About the time of this incident the problem of educating his children began seriously to concern Daniel Ross. There were no schools in the Cherokee Nation and, because of hostility between the Indians and backsettlers, there was great hesitancy on the part of conservative chiefs to adopt any European customs. A few of the more progressive members of the tribe, however, were beginning to realize that in order to cope successfully with the white man they must understand his language, customs and laws. The broader policy prevailed in the great council to which Ross presented a request to establish a school on his own premises, and import a schoolmaster. The request was granted. John Barber Davis was employed as teacher, and the school started about the end of the eighteenth century, was the beginning of a new era in the history of the tribe. It was in this school and under this schoolmaster that John Ross laid the foundation for good English, both oral and written, which in his later life often astonished statesmen, baffled politicians, and served him well in his long career in Cherokee national affairs.

When John and his brother, Lewis, were old enough they were sent to Kingston to attend a popular academy at that place. While here they lived in the family of a merchant, a friend of their father, and helped him in the store out of school hours. Kingston was a busy and enterprising town on the great emigrant road from Virginia and Maryland through Cumberland Gap to Nashville. At the beginning of the nineteenth century a constant stream of emigrants was pouring over this highway, seeking homes in the rich valleys of Tennessee and Kentucky. Here the two Scotch Cherokee lads, coming in contact with the busy, bustling life about them, had their minds aroused to such activity that progress in their school work went by leaps and bounds, and they proved to be among the brightest scholars of the institution. They also received practical training as clerks in the store, learning methods of business and accommodation to circumstances which proved to be of great advantage to them when they were ready to go into business for themselves.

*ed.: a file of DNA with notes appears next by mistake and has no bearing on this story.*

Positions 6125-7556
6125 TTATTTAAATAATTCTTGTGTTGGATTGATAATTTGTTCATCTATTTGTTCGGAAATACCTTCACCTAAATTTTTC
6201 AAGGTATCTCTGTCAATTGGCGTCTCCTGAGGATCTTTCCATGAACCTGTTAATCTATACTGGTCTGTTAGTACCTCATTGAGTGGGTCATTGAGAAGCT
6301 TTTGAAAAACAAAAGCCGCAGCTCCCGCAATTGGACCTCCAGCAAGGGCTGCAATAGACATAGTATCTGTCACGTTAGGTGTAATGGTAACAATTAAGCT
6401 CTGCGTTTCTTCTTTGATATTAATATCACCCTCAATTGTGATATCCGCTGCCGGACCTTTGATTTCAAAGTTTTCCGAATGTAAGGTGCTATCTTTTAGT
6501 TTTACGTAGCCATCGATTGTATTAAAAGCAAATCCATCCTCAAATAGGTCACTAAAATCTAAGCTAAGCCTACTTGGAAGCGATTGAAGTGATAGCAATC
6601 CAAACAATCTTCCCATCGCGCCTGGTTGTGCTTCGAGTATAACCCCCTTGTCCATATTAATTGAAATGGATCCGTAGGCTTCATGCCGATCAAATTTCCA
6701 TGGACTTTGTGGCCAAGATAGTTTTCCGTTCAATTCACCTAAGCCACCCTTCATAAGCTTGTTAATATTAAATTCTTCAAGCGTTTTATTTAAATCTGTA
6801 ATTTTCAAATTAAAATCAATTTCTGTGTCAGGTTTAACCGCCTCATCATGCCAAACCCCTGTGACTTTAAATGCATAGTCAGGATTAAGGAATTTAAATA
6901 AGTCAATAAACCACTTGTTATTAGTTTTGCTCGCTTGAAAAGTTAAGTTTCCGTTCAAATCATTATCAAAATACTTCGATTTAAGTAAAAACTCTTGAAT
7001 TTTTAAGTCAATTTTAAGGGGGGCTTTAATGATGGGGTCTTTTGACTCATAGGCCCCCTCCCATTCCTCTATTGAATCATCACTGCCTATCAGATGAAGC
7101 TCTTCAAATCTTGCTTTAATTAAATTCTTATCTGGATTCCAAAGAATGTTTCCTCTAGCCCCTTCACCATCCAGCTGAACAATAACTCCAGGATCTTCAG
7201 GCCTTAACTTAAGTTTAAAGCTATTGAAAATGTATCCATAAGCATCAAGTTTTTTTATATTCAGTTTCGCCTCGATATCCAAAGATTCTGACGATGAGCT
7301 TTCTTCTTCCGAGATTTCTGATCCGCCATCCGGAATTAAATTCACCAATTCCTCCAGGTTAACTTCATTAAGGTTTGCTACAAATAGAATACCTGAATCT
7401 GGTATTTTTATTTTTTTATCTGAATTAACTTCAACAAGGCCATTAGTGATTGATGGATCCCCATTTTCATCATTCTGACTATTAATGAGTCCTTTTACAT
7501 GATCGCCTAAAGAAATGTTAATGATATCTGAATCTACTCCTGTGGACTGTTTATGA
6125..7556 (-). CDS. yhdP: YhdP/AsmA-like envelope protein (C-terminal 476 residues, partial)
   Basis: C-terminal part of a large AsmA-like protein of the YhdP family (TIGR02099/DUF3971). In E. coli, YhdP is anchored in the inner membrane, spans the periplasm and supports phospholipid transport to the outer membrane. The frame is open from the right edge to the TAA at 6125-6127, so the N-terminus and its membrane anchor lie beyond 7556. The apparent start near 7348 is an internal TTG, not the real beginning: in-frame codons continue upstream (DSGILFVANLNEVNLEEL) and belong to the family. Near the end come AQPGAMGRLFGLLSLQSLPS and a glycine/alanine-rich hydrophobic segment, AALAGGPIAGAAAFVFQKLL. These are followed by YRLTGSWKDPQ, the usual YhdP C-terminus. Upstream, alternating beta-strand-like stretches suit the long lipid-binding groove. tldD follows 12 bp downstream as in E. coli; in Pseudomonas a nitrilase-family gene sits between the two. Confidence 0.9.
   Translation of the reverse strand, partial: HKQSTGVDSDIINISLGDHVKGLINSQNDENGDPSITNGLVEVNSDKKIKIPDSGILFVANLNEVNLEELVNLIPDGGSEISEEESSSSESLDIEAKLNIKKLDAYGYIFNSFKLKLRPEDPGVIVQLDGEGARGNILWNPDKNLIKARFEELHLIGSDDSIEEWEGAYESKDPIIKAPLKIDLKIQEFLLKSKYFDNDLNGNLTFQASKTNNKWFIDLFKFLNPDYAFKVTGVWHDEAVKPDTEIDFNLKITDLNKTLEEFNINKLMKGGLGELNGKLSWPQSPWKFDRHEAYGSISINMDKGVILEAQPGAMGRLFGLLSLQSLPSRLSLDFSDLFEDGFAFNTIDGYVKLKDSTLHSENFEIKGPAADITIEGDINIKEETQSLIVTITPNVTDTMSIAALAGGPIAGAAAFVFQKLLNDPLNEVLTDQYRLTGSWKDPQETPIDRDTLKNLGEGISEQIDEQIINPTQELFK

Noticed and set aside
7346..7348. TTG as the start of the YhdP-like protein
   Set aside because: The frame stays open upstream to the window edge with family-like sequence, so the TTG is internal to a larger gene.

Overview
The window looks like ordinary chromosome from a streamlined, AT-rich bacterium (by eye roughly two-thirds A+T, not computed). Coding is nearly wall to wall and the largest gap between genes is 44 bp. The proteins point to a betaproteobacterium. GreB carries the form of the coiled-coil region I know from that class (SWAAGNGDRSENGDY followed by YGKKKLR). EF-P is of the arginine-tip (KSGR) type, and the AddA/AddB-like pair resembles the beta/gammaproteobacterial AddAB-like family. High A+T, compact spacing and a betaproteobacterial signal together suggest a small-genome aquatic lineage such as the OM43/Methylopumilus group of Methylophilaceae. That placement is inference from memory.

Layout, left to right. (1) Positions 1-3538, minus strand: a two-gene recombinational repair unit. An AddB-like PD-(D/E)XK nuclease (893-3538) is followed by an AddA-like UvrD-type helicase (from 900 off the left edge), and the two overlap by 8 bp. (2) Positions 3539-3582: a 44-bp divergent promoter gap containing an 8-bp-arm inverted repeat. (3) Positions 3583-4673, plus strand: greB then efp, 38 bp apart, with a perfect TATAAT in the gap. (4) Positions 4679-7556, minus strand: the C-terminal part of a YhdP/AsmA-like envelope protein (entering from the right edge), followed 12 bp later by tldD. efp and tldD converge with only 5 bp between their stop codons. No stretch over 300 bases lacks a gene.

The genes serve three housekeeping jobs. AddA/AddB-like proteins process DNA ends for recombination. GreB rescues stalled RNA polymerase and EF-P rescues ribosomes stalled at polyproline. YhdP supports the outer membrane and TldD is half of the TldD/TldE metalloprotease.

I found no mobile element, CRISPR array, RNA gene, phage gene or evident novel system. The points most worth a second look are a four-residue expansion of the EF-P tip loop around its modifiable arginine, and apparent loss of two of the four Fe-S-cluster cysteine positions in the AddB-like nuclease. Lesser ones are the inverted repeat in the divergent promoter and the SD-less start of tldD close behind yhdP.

After spending two or three years at Kingston they were called home by the death of their mother to whom both the boys were particularly devoted. She was a woman of strong character and unusual intelligence, and her influence upon her children was one of the dominant factors of their lives. Herself intensely loyal to the traditions of her ancestors, she lost no opportunity of instilling these sentiments in the minds of her children. For her son John, who was the pride of her heart, she had cherished the greatest love and ambition. He was heartbroken and almost prostrated with grief at her loss and never, throughout his long life, ceased to cherish her memory.

When the brothers, John and Lewis, grew to manhood they set up in business for themselves at Ross's Landing in company with John Meigs. Their business prospered and the young men enjoyed the reputation for sobriety and honesty which their father had established before them.

John developed into an especially attractive young man of medium height and slender, supple figure. His eyes were blue and his hair was brown. He is said to have looked like a typical Scotchman, though he manifested many Indian traits of character. He possessed a quiet, reserved manner and a personality which inspired everyone with confidence and respect.

When still a youth he took an active interest in the affairs of the tribe, and the older men discussed with him freely the problems which were interesting and puzzling them at this time. He thus began at an early age not only to be interested in the development of the Cherokees into the greatest nation of civilized Indians, but to have a vital part in that development.

In order to have a better understanding and appreciation of his character it is necessary at this point to take at least a rapid survey of the history of the Cherokee Indians up to this time.